On 16 December, Századvég Group organized its third English-language webinar. The webinar focused on the urbanization and de-urbanization processes, based on the results of a primary research carried out between September-December 2020 by Századvég.
The selected results of the research were presented by Viktor Wurm, senior researcher of Social Research Institute of Századvég, followed by the reflection of four guest speakers:
János Balázs Kocsis, deputy head of the Hungarian Society for Urban Planning,
Diana Haase, research manager,European Parliament, Committee on Regional Development,
Mátyás Szabó, DG Agriculture & Rural Development expert, European Commission and
Bernd Schuh, Austrian Institute for Regional Studies and Spatial Planning (ÖIR)
Take-aways of the event:
Urbanization is pre-eminent in Hungary: between 1960-2021 urban population grew by 16%, which results in over 60% of the population living in cities.
The Hungarian population is relatively immobile, and only about 1/5 is truly mobile.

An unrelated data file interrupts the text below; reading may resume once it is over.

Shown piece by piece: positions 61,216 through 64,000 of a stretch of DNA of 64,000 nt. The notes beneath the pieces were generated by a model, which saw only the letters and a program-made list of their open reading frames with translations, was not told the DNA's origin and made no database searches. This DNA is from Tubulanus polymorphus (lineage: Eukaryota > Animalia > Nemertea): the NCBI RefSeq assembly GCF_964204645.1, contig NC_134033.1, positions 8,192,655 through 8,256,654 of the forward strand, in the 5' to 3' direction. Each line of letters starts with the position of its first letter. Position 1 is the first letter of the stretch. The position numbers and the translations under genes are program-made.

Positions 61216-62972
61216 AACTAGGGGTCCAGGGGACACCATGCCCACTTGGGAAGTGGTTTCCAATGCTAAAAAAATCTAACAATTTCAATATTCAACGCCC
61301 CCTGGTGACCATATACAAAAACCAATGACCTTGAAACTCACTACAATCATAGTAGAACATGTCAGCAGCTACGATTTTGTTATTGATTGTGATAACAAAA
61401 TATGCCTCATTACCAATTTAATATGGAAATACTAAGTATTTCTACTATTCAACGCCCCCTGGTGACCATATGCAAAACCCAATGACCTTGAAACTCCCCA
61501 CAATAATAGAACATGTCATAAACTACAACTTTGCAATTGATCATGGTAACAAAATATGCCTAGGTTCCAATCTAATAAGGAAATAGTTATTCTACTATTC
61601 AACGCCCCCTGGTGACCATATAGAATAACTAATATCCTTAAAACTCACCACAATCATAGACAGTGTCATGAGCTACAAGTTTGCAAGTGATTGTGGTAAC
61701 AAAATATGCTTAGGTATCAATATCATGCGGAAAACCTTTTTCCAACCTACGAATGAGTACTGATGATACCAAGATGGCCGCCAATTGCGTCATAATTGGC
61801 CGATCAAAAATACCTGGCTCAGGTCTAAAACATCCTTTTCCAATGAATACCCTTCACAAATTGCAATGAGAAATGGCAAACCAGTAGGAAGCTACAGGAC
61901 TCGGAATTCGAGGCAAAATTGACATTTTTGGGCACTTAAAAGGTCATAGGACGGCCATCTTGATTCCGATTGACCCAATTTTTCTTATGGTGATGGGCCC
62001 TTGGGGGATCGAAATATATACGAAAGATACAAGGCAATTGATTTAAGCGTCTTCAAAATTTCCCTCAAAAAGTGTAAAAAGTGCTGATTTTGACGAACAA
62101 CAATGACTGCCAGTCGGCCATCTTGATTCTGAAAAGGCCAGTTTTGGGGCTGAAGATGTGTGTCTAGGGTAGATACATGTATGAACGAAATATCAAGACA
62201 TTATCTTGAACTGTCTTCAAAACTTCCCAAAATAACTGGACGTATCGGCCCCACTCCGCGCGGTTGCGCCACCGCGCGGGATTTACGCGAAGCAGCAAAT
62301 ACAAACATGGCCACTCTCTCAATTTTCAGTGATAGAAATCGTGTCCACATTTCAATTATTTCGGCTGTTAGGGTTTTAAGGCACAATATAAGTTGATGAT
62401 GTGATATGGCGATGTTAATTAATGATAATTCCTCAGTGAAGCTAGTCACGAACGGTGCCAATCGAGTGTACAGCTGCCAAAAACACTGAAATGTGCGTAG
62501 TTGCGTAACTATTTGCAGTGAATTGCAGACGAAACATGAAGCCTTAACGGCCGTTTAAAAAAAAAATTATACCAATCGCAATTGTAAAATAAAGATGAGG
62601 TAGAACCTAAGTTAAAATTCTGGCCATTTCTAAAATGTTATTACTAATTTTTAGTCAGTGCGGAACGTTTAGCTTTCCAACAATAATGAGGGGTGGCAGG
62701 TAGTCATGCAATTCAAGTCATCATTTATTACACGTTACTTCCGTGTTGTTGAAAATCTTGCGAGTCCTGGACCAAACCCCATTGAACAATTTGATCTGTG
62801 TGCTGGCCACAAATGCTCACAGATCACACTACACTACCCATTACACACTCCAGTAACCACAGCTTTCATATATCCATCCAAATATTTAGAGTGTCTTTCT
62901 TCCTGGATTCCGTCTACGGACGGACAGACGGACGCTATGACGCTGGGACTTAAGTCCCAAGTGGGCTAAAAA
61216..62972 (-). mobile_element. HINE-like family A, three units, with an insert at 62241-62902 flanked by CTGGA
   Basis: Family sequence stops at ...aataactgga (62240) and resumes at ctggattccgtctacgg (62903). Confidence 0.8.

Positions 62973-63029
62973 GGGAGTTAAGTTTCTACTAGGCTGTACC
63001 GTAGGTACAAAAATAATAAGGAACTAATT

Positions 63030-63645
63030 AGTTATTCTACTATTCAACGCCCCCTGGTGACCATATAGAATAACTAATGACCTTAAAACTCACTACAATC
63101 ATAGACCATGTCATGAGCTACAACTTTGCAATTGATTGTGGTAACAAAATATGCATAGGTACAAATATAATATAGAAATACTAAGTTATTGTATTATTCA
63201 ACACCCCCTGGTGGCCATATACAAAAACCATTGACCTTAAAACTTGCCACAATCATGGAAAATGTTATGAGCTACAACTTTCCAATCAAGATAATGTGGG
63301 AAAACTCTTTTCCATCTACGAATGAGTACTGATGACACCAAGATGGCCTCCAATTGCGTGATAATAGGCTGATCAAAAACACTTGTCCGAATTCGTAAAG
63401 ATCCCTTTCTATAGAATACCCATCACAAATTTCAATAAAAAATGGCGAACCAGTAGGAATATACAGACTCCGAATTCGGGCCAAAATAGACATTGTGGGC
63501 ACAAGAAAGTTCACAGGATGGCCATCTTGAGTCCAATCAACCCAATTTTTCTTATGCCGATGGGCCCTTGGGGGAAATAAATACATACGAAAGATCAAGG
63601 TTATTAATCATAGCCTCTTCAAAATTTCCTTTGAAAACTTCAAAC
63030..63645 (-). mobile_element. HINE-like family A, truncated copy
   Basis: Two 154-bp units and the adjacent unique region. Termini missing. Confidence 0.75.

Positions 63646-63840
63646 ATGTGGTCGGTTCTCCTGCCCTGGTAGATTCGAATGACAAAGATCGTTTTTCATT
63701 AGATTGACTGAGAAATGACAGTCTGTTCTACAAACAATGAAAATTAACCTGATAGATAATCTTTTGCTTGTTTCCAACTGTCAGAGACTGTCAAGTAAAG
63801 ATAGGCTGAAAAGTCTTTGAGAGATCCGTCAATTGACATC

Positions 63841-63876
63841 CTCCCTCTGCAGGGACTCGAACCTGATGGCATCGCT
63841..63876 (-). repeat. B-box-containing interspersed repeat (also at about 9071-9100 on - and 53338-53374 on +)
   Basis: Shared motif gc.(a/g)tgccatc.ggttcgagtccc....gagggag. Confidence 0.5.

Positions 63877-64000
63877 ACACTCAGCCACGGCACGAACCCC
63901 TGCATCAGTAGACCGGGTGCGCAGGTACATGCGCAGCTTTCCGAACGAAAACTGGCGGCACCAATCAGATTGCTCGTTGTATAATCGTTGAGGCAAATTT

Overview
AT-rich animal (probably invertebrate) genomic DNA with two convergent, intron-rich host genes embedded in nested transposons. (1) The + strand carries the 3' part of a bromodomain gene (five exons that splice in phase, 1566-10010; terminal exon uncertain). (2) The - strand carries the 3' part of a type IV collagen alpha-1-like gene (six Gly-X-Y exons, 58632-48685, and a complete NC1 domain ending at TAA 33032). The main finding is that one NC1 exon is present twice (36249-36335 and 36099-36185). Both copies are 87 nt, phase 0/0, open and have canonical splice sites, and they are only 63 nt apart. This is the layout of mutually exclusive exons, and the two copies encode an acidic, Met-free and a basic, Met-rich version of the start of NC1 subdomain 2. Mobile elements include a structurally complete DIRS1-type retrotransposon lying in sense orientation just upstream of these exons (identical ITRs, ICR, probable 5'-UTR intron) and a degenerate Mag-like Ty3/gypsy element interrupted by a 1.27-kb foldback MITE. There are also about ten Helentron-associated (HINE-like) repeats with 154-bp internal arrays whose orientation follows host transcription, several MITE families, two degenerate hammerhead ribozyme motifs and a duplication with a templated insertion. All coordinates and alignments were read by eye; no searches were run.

The majority is satisfied with the settlement they live in.
Rural areas and the countryside are considered idyllic places in the minds of Hungarians.
Challenges of rural development are getting more and more visible at EU level.
The Hungarian annual migration rate to urban areas is negative.
Mr. Viktor Wurm presented research of Századvég, conducted using the CATI (Computer Assisted Telephone Interviewing) method involving 60.000 Hungarian adults. The original purpose of the research was to, through deeper understanding of the specific situation of Hungarian rural society, support the creation of a strategy that aims to increase the population holding power of the Hungarian countryside and the prosperity of Hungarian villages.
Based on the results, Hungarian society is considered to be less mobile than the EU average; however major cities hold a notable population of non-native citizens. It means that at least once in our lifetime, Hungarians intend to move. According to the willingness to move and demographic characteristics, the research showed, that while the younger population tends to move more, higher educated people are less likely to do so. Currently 19% of the population plans to move from an urban to a rural area, and the reverse is only 17%; however, plans to move in the near future are only found at 19% of the population. The most common reasons that hold people back from moving are the attachment to family or friends, financial reasons and the attachment to property or place.